Material Culture of Origins Program: Everything We Used to Keep Us Alive, Fed, and Content for a Week in the Stone Age

The Origins Program is a journey over nine months where we practice and build a variety of traditional skills, with the goal of going on a weeklong trip into the woods and utilizing them.  The rules for the final trip are simple; no metal, no glass, no paper, and no plastic.  The food brought must be gathered or grown by us.  These constraints cause us to ask ourselves the basic needs of our life, and the technologies required.  We need to reconsider clothing, shelter, food, water, how to carry water and our harvest, use to make light, start fires, tools needed, and more. 

This is no bleak survival equation, but an experience in subsistence living in a Stone Age context. In these limits we can push ourselves to discover some of the beauty found in a life tied to the land and what you can make of it. There are challenges within, yet it holds an allure of living life with a changed perspective. One that is fresh with knowing  there is more to learn, enlivening in connecting with the more than human world, and enjoying  the beautiful.  

It is noteworthy, that through the years we see that our basic needs as humans are the same person to person, but that the landscape determines what materials are used and style of hand craft is unique to the individual.   I think of the food people have brought telling of where they were from; seaweed from Maine, pecans from Texas, acorns from Vermont.  These foods then needed containers to be carried; be it in birch bark that has been folded, and woven straight or diagonal, in stake and strand willow, folded buckskin, wrapped in leaves, in bark containers, clay pots, sections of bamboo, and so on.  The questions are the same, while the answers can be many, and it is beautiful to see what comes to be by each student.  It is our hope that the focus of the final trip motivates people to work hard on these skills.  We also hope that this trip serves as a catalyst and that each student finds inspiration in this knowledge base to affect them for the rest of their life in simple yet powerful ways.  That tracking natural becomes a part of their walks, that oak trees (plants at large) carry a different and more personal meaning, that not having light at the flick of the finger encourages you to not take that for granted and that the dark and stars are important elements in our life.  That knowledge, resourcefulness, and ingenuity run deep in what makes us human.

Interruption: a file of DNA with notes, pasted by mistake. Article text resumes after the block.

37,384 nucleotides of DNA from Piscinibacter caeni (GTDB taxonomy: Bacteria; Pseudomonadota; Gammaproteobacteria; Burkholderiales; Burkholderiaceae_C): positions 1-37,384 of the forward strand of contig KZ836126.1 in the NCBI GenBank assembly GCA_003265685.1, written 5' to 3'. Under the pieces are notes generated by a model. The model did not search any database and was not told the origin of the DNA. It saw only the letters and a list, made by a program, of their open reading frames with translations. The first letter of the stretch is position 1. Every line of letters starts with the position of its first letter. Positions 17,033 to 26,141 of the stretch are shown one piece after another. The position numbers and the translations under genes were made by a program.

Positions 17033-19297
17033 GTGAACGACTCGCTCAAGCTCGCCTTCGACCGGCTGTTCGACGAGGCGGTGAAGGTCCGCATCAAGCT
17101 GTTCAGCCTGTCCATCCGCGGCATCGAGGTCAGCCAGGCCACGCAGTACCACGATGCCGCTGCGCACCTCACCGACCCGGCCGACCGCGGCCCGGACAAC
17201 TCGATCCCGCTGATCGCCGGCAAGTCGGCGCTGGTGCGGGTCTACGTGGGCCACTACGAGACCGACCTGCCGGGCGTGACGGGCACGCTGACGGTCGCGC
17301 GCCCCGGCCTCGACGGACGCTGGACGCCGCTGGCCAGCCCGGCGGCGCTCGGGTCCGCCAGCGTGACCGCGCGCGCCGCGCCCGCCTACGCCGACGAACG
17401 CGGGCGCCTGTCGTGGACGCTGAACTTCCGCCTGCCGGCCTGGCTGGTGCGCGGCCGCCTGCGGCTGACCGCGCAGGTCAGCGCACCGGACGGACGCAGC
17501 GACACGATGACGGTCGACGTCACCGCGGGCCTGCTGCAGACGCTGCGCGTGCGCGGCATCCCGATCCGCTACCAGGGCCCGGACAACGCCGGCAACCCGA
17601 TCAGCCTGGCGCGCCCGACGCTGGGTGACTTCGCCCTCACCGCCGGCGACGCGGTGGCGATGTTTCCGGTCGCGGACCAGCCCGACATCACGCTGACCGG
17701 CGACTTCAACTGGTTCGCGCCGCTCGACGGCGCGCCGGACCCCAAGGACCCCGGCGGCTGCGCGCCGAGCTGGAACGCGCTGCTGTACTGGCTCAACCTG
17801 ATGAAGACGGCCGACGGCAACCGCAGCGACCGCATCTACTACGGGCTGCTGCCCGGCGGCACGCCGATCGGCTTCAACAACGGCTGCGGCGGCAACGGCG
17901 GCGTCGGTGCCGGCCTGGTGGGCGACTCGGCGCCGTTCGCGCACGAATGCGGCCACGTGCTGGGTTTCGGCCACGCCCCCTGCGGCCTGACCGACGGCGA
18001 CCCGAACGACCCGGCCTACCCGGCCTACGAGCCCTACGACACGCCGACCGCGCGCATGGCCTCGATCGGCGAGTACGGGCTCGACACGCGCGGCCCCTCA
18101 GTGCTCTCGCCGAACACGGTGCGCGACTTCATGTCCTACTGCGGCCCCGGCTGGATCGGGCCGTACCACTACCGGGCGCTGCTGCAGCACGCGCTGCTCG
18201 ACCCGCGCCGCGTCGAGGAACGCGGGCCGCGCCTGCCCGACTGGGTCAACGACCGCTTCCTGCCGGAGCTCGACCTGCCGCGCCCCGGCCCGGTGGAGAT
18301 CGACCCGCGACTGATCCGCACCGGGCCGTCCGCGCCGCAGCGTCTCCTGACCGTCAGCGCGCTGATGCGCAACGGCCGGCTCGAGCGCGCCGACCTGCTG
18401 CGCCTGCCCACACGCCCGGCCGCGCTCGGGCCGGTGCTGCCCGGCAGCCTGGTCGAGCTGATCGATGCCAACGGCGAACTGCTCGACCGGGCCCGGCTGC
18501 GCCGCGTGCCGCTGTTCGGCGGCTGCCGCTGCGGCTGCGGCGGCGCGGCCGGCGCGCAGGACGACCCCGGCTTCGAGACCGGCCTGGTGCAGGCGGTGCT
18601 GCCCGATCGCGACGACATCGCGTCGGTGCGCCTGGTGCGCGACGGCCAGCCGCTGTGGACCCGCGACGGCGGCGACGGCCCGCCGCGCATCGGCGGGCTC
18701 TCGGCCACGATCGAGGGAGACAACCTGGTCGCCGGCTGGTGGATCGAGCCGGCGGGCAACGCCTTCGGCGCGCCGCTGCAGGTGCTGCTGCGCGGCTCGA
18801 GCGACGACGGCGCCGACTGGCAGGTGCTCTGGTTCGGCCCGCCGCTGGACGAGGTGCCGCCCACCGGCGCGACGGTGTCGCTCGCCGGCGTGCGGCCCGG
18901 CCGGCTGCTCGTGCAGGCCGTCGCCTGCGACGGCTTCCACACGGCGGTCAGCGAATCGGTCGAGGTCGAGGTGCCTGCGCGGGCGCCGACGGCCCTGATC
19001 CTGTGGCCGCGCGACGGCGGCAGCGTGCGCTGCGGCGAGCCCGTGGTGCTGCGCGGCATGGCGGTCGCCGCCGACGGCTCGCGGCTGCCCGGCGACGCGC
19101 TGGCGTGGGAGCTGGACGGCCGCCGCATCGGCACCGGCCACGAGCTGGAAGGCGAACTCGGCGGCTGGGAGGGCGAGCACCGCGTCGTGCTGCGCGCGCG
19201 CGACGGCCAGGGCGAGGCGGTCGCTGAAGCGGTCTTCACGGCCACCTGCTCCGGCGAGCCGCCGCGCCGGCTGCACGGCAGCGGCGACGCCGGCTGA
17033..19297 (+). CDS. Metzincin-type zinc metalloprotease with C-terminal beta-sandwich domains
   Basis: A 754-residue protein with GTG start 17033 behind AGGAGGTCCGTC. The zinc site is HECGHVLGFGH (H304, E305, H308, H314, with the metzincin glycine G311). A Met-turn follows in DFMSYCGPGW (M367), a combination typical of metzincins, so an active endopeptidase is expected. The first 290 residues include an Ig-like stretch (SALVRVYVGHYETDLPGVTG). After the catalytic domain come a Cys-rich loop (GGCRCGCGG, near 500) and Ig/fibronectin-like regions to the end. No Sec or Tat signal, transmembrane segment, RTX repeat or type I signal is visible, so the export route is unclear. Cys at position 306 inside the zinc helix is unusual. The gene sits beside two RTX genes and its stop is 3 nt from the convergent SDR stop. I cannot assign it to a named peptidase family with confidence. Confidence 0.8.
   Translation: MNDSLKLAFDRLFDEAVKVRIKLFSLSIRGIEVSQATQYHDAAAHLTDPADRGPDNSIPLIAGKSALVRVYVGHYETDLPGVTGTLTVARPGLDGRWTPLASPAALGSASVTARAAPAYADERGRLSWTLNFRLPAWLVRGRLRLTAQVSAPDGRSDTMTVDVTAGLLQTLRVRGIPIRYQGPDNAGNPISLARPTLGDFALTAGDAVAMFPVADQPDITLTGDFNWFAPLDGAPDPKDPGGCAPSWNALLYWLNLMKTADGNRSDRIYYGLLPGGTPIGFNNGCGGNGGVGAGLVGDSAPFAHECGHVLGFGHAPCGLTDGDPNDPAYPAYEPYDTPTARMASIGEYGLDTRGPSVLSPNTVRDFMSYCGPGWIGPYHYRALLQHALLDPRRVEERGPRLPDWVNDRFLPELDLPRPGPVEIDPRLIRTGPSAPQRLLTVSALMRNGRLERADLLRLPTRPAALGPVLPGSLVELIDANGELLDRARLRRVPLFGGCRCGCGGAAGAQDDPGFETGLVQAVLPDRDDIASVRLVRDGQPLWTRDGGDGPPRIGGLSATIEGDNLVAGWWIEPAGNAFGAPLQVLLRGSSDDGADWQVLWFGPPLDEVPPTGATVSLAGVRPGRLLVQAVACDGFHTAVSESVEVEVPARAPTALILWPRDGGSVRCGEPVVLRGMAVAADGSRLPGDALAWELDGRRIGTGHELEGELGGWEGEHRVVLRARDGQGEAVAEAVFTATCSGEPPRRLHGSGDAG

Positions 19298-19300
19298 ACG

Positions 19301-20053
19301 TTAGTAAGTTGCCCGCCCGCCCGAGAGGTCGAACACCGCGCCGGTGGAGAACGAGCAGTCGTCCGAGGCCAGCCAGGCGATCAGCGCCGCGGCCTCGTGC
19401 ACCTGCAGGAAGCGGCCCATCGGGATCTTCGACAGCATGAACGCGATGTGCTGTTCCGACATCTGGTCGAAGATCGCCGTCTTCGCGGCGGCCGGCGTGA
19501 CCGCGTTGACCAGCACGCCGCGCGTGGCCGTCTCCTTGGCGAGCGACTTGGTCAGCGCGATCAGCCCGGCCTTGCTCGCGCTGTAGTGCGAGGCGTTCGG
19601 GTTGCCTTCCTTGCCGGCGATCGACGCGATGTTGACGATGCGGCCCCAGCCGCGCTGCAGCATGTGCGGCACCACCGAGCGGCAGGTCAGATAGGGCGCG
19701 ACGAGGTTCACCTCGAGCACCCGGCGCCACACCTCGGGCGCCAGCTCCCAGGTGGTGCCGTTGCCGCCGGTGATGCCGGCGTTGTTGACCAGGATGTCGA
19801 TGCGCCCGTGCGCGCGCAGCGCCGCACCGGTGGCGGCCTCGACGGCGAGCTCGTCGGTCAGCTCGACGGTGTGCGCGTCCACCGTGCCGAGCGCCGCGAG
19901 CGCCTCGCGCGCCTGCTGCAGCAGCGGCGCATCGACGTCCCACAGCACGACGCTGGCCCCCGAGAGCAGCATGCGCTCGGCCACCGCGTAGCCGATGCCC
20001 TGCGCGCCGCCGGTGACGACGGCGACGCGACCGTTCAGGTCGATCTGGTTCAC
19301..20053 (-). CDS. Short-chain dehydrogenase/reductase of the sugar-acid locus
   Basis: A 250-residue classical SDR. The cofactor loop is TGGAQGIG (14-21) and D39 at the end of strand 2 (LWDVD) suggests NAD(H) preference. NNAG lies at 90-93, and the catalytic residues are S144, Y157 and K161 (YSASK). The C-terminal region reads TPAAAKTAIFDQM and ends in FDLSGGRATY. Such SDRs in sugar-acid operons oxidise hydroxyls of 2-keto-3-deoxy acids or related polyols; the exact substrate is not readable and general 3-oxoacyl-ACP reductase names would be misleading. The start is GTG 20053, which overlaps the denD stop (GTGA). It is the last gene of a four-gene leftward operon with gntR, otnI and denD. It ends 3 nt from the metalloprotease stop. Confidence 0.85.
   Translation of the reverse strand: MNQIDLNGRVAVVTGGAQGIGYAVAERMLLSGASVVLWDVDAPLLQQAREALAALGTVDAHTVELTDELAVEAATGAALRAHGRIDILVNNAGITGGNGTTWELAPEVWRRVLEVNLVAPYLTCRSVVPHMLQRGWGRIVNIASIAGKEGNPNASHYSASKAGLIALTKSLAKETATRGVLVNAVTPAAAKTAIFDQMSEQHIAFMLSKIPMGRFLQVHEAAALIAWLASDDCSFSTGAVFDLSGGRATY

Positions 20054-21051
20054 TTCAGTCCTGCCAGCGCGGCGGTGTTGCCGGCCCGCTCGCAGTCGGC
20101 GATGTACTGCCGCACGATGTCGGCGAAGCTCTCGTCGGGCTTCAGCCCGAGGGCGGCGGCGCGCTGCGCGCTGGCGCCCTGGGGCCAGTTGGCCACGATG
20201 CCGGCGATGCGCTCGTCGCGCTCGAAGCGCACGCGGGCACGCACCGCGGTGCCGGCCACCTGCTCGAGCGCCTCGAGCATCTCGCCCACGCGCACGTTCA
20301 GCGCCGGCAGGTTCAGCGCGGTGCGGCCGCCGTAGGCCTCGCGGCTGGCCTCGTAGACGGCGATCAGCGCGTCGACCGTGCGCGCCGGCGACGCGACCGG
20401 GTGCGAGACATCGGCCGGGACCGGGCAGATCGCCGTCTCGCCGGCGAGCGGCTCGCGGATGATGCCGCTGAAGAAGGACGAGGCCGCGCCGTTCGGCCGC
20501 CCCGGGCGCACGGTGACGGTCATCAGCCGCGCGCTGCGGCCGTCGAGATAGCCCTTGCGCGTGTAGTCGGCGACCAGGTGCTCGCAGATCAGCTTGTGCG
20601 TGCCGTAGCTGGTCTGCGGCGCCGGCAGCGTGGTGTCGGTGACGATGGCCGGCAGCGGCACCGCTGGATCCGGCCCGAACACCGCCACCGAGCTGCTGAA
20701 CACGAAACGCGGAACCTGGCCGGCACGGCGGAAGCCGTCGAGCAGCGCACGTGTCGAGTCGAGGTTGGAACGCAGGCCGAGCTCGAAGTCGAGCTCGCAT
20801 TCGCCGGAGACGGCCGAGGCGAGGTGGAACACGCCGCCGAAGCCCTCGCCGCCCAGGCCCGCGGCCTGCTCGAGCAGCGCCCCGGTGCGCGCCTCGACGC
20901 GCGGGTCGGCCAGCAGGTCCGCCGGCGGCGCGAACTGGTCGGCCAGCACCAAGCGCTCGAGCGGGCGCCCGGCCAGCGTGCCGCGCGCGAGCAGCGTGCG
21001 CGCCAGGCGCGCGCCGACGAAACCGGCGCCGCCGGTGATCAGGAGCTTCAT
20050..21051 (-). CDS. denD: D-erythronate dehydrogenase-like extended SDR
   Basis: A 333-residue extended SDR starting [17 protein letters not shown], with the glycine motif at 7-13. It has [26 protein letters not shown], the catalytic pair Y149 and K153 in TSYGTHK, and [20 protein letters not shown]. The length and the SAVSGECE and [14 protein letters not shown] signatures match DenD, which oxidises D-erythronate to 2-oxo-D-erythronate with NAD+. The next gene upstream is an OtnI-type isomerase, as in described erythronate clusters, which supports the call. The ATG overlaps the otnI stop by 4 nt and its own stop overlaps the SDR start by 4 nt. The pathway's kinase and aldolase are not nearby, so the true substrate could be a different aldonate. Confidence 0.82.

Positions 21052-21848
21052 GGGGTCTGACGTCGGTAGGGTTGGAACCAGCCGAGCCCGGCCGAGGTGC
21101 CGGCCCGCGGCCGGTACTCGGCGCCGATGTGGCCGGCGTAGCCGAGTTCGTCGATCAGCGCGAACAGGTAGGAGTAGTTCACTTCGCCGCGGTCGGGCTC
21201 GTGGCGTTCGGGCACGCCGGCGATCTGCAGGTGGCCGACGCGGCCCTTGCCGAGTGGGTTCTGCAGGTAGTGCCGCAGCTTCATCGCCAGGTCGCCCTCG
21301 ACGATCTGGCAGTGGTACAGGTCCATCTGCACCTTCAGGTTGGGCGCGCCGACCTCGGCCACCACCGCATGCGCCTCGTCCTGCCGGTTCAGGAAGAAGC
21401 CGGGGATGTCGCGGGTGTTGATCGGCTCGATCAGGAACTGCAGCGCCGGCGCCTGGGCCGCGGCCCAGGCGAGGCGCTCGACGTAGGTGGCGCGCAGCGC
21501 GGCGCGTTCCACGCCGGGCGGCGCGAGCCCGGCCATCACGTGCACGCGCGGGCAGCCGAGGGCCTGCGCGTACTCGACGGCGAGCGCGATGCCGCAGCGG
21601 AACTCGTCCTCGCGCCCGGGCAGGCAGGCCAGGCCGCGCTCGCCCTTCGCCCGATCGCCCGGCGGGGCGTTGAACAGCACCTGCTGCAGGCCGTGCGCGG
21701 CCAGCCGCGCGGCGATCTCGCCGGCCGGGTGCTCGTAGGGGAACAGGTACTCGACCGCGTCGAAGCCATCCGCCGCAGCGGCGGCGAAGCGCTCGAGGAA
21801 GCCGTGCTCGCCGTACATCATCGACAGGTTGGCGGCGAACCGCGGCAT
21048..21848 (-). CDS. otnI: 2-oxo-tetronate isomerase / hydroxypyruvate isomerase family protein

Origins informs us of who we are as humans in the projects we work on, as well as the interaction and relationship with such a broad array of plants and animals.  There can be a lot of talk ascribed to living closely and intimately with the land, but in this it is experienced firsthand.  This engagement of holding these materials in our hands and having them support us fosters an ethic of caretaking the land in a way nothing else can.

Take a look below at the list of what constituted our food and material culture in 2012.

 

Origins 2012 List of Materials

 

Food & Medicine

Winter squash; acorn, pumpkin, hubbard, delicotta,
Nuts; Black walnuts, Acorn flour, butternuts, hickory
Dry blue corn
Wild Rice
Kale
Ramps
Wild carrot roots
Solomon seal roots
Sun chokes
Evening primrose
Dandelion
Burdock
Yellow dock rt
Apple dried and fresh
Crabapples
Blueberry
Raspberry
Blackberry
Grapes
Nettles
Tomatoes (dried)
Sunflower seeds
Amaranth seeds
Wild plums
Cherries
Pears
Clover
Yarrow
Creeping snow berry
Yellow Birch
Turkey Tail
Gold Thread
Colts foot leaves
Wild ginger
Wood sorrel
White lettuce
Partridge berry
Wood nettle
Plantain seeds and leaf
Wild cucumber root
Hemlock
Basswood
Beans; yellow and red
Seaweed: Dulse, Kelp, Nori
Rock Tripe
 
Tea Blends
Mugwort, Mint, Yarrow
Mullien, Sumac, Mint
Black Birch, Sassafras
Chicory
 
Black walnut biscuits
Sunchoke, pork lard, and maple syrup cakes
 
Jerky; beef and venison
Fat: beaver, beef
Red squirrel, Gray Squirrel, Garter snake, Bluegill
 
Mushrooms:
Dried: Chicken of the woods, maitaki
Freshly gathered: Oysters, Lactarius deliciosis, Hedgehog, Puff ball, Honey, Yellow foot chanterelles, Black Trumpets, Chanterelles, Late fall oyster, Bear tooth, Shaggy mane, aborted entaloma, corals, gypsy, blewit
 
Sea salt
Maple Syrup
Honey

 

Stone

Monkton quartzite
Keokuk
Dacite
Greenstone
Steatite
Obsidian
English flint
Ft. Hood
 

 

Mammals

Woodchuck
Fox
Bear
Beaver
Raven
Turkey
Sheep
Buffalo
Mink
Cow
Squirrel
Mole
Ocelot
Moose
Rabbit
Skunk
Whitetail Deer-brain tan, bark tan, raw hide, antler, bone, sinew & hide glue
Horns of cow and bison
Elk talus bone
 

 

Plants for Utility

Dogbane
Milkweed
Wood nettle
Hemp
Birch bark
Elm & Elm Bark
Basswood
Willow
Hickory
Osage Orange
Bamboo
Cedar
Viburnum
Grape vine
Maple
Red Osier
Spruce roots and resin
Horseweed
Ash
Dogwood
Plum wood
Blue berry wood
Chaya cactus
Balsalm fir pitch
Gourds

 To Find our more about the Origins Program check us out here!

 

 “Once we have tasted this wildness, we begin to hunger for a food long denied us, and the more we eat of it the more we will awaken.”

Stephan Harold Buhner in The Secret Teachings of Plants

 

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